Musical instruments used in medieval times were primarily divided into two categories: Bas and Haut. Bas, which translates to "low" or "soft," instruments were typically used indoors (chambers, in this case) and includes the vielle, rebec, lute, recorders and other bowed and plucked instruments. Haut, which translates to "high" or "loud, instruments were used mostly outdoors and includes the shawm, sackbut, pipe and tabor. These two categories can be divided into three additional categories: woodwind, string and percussion. All of these instruments were used by the waits, minstrels and troubadours of the time and are the direct precursors of the musical instruments used in making the music of today.
Woodwind instruments of medieval times were those blown like trumpets or bagpipes. These instruments rely on a column of vibrating air to create sound such as blowing across a mouth hole into a mouthpiece with a single or a double reed. Many of the woodwind instruments of the time featured exotic shapes and unusual names. Most of these instruments haven't changed much from what is used today, such as flute, trumpet and the recorder. One of the more unusual medieval woodwind instruments is the krummhorn (curved horn), a double-reed instrument that is similar to a bagpipe and can create a powerful buzzing sound, though with limited musical range. Another is the sackbut, which is the ancestor of the trombone and is used extensively to re-create renaissance and baroque music. Additional woodwinds used in medieval times are the pipe, shawm, flageolet, bagpipe, gemshorm (which is typically made from an ox horn), cornett, the lizard (an S-shaped horn) and the tuba.
Bowed, struck and plucked medieval instruments fall into the string category. These instruments, just like percussion and woodwind, are the ancestors of the violin, piano and the cello. One of the most popular stringed instruments still in use today---even in hip-hop and trance---is the harpsichord, which is basically a harp laid on its side and played like a piano by using keyed hammers to strike the strings. The lute is popular at medieval and renaissance festivals and also can be heard in folk music. The lute is the guitar of medieval times, a stringed instrument with a large bulbous body, bent neck and a fretted fingerboard. It is typically played with a long ivory pick. The harp is also a medieval instrument, which is used to re-create classical and romantic music. The harp was a popular instrument with the troubadours and minstrels of the time. Other medieval stringed instruments include the rebec (ancestor to the violin), the psaltery, chittarone, cittern (closer to the modern guitar than the lute), fiddle and the hurdy-gurdy, which makes a bagpipe-like drone when friction is applied to its strings.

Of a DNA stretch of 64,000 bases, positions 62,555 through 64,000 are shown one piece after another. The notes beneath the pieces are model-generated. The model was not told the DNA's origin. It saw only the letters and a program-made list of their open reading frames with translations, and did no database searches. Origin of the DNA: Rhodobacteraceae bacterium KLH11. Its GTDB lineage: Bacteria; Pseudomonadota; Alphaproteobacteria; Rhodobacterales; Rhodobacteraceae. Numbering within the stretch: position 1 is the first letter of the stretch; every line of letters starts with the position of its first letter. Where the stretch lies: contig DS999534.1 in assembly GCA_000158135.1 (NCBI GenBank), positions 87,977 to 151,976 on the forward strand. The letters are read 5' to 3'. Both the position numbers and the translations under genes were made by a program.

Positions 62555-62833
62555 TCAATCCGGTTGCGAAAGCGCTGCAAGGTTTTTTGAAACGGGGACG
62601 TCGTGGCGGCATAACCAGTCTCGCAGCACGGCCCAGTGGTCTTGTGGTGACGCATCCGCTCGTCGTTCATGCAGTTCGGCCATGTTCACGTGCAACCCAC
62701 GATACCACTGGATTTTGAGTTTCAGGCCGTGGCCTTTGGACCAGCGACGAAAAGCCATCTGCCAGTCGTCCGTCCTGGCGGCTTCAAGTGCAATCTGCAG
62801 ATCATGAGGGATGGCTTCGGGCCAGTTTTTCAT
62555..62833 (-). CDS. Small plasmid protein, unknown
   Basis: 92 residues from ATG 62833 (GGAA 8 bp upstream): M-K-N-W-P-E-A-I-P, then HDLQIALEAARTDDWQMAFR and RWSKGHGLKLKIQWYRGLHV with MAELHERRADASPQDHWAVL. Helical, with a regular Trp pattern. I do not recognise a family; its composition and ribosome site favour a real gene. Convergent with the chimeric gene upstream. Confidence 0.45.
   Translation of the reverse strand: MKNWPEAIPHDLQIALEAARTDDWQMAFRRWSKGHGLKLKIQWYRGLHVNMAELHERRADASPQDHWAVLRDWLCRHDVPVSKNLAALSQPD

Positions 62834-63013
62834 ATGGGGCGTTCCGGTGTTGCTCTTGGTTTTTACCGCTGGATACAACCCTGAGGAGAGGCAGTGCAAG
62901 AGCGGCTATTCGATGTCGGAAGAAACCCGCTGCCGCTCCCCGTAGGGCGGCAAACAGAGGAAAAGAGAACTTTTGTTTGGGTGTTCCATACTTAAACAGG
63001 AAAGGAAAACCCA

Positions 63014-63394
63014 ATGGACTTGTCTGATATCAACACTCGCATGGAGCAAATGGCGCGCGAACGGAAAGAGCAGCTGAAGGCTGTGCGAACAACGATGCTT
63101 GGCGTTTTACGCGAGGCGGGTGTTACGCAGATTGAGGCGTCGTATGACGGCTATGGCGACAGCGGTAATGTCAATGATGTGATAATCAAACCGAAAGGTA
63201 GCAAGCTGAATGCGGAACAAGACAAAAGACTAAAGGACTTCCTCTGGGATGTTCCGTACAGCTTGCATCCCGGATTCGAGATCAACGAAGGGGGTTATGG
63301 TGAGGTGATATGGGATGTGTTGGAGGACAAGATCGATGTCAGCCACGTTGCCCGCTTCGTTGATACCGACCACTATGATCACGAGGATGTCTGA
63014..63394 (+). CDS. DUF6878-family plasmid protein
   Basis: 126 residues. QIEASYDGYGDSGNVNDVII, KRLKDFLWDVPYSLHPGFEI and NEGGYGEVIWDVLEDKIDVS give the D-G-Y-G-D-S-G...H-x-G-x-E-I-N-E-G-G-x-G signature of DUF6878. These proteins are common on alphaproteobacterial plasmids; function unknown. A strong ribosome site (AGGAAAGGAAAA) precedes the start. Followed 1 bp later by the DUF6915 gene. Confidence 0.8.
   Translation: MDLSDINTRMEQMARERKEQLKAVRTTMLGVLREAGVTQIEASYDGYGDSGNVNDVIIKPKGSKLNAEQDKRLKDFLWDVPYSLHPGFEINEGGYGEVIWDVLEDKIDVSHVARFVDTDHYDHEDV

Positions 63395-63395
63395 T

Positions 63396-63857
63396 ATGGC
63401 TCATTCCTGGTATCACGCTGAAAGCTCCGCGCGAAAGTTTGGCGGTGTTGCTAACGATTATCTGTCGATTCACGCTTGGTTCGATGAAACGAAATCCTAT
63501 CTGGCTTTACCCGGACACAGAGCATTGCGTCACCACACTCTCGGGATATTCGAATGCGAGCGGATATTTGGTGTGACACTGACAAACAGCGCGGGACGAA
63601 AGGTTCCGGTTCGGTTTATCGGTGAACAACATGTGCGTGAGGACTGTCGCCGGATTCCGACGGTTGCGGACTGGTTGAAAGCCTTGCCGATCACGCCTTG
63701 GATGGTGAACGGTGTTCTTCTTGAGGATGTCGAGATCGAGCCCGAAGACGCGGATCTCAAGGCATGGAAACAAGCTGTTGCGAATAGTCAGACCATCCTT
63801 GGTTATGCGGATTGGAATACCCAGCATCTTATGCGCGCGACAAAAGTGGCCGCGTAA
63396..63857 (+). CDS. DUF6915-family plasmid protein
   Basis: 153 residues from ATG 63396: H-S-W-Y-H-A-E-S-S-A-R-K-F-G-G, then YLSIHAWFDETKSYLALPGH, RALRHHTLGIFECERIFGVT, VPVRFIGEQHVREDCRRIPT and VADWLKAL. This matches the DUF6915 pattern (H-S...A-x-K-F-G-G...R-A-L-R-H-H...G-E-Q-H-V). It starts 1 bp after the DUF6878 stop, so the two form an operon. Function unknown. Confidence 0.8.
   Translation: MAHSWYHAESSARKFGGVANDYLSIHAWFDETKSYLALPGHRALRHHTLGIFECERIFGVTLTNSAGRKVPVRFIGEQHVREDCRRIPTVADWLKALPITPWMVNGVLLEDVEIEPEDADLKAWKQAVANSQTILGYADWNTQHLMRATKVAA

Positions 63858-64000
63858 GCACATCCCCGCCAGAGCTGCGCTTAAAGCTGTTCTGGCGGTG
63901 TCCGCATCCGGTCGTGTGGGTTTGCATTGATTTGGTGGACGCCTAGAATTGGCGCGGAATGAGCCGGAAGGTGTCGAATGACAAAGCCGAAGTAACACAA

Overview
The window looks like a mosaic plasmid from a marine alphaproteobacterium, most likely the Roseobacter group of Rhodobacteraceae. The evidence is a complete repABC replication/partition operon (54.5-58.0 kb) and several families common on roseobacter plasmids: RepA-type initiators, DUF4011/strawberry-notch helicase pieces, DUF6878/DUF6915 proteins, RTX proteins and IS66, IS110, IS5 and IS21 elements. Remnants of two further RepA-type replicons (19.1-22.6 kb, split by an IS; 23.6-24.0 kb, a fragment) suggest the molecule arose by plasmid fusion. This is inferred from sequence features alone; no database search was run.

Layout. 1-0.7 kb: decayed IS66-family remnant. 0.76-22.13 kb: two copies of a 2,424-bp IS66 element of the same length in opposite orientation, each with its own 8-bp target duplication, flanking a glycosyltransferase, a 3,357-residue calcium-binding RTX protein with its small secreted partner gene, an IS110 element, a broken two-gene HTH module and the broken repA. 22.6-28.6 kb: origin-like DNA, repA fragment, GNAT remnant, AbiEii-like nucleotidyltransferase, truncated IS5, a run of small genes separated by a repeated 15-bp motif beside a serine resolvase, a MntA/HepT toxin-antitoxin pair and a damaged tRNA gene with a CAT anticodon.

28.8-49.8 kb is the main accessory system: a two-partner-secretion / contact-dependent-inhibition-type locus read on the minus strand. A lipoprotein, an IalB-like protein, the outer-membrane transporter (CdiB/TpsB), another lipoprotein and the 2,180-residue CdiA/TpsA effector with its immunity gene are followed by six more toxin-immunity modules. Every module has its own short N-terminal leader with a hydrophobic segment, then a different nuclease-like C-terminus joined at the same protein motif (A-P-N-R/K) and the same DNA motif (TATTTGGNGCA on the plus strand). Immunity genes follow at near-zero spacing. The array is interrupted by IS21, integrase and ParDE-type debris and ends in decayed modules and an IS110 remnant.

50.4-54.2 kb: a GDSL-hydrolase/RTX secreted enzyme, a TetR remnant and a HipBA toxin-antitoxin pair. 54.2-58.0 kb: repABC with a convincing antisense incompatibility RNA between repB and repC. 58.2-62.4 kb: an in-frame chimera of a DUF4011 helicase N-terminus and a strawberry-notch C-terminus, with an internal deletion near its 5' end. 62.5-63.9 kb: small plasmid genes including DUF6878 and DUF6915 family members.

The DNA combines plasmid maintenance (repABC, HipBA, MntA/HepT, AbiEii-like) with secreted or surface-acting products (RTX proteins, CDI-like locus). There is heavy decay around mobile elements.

Drums and bells to create sound were just as popular in medieval times as they are now. Most of the instruments in this category have changed very little over the centuries and make sound either by striking it with hands, sticks or mallets or shaking them. Drums, also called tambours, were typically cylinders made from clay, wood or metals with goat or lamb skin stretched over the top, such as the doumbek. Cymbals made from small metal plates were used as percussion instruments, along with triangles and tambourines, though these were mostly played by women. The tabor, another medieval percussion instrument, is a small snare drum used as an accompaniment to a pipe or fife. Usually, both instruments are played by the same person. Other percussion instruments used in medieval times included bells and the timbrel (which is similar to a tambourine).
Medieval Sounds of Today
The sounds of ethnic instruments haven't gone out of style. Sampling software, such as that featured in the Ethnic Music Chopz Collection and World & Ethnic Samples (see "Resources"), along with the actual period instrument itself are commonly used in ambient, world, folk and even rock 'n' roll music. A renaissance faire is the ideal place to hear the gentle, sweet sounds of this old world music played live by the musicians who don't want to let these traditions fade into obscurity.
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